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MTA fares climbing faster than inflation, report says

A southbound train pulls into the New Rochelle

A southbound train pulls into the New Rochelle Metro-North station. (March 27, 2012) Photo Credit: Angela Gaul

MTA fares have climbed much faster than the inflation rate in recent years, and “nearly all” of the money generated by next year’s planned fare hike will be needed just to pay for existing projects and agency debt, according to a new financial analysis.

The state comptroller’s annual financial outlook report on the Metropolitan Transportation Authority, released Tuesday, shows that although the MTA’s budget has been looking better in the past two years, the financially plagued agency still faces big hurdles. Among them are the slow economic recovery, union negotiations and uncertainty surrounding its payroll mobility tax, which a state judge ruled unconstitutional in August. That ruling is under appeal.

While acknowledging those challenges, state Comptroller Thomas DiNapoli said the MTA’s fare and toll hikes are a “burden” on working New Yorkers and should be a “last resort.”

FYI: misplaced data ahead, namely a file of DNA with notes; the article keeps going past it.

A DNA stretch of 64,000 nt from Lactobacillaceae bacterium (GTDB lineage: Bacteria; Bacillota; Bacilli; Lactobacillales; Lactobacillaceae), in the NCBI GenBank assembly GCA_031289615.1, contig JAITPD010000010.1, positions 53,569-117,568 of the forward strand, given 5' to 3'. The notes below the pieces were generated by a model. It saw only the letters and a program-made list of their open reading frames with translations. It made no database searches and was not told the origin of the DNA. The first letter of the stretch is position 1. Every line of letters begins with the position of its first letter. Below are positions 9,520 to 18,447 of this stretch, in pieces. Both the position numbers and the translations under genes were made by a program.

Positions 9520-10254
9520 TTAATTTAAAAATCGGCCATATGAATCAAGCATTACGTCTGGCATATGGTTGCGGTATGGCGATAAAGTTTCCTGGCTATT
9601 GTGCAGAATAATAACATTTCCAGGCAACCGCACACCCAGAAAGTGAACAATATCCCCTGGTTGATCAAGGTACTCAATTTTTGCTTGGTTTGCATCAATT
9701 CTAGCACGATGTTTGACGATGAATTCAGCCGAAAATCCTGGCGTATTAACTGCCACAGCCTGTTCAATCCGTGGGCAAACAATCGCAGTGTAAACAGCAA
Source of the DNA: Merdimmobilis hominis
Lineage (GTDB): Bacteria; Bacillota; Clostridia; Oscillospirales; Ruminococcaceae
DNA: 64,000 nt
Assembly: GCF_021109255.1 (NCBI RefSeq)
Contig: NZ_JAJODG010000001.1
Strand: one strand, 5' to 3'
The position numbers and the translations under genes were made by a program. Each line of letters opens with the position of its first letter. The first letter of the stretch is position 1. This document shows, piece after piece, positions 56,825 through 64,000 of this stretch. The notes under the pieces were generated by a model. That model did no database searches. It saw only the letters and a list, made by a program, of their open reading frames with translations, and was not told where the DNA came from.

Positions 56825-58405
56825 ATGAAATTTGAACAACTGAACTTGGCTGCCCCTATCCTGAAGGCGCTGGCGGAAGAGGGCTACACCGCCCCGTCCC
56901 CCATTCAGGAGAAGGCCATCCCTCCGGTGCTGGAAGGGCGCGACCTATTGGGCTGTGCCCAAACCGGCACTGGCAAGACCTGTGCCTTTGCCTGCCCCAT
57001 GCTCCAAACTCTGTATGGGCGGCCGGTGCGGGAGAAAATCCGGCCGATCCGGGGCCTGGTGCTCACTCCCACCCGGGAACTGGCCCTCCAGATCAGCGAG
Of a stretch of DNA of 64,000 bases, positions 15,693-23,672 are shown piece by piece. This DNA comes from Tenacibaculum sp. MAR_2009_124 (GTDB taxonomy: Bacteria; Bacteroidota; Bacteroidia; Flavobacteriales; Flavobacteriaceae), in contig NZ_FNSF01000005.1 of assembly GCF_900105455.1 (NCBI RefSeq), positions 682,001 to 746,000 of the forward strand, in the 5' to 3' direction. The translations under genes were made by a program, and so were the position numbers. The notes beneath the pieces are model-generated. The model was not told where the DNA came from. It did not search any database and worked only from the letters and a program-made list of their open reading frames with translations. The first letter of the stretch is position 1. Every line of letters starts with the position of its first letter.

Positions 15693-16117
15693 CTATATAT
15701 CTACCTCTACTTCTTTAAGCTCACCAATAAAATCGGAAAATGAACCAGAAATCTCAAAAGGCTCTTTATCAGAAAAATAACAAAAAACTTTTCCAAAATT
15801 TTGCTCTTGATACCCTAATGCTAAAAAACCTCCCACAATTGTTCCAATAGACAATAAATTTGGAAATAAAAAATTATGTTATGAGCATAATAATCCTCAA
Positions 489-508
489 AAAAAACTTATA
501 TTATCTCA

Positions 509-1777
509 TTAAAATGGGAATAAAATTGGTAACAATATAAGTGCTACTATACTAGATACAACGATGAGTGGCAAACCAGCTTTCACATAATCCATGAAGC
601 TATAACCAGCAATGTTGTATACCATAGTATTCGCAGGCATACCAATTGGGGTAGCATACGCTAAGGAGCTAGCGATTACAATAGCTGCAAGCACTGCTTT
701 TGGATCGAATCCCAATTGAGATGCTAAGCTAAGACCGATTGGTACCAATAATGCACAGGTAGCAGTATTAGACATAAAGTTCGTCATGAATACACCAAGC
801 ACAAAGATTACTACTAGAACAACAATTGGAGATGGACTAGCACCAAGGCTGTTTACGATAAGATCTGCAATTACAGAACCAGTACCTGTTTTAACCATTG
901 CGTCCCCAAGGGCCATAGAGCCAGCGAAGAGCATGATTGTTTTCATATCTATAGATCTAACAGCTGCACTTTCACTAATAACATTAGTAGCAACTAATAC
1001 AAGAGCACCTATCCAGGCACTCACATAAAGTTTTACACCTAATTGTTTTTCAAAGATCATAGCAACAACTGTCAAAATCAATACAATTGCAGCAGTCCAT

His office reported that by 2015, fares and tolls will have climbed by 35 percent since 2007, while inflation during that same period has been about 15 percent. The MTA is planning 7.5 percent fare hikes next March and others in 2015 and 2017.

But DiNapoli said he doesn’t expect the MTA to reverse its plans.

“Given how fragile the finances are ... I don’t think anybody's anticipating any immediate rollback on what they’ve already built into their plan with regard to the toll and fare hikes,” he told amNewYork Monday night.

In a statement, MTA chairman Joe Lhota said he appreciated DiNapoli’s “thoughtful and thorough analysis” of the agency’s financial plan.

“His report recognizes the significant financial challenges the MTA faces in the near term, the aggressive steps we have taken to meet them and our ongoing efforts to address longer-term challenges,” Lhota said.

Bill Henderson, of the MTA’s Permanent Citizens Advisory Committee, said it was “sobering” to see that the MTA’s debt service will increase to $3 billion by 2016, even with higher fares.

“The problem with borrowing huge amounts of money is that you have to pay them back eventually, and you have to pay them back with interest,” Henderson said. “There’s a big reliance on debt, and that’s frightening.”

The report also says that various cost-cutting initiatives are expected to save the MTA $1.1 billion annually by 2016. Nearly half that comes from overhauling how the MTA provides transit services for the disabled.

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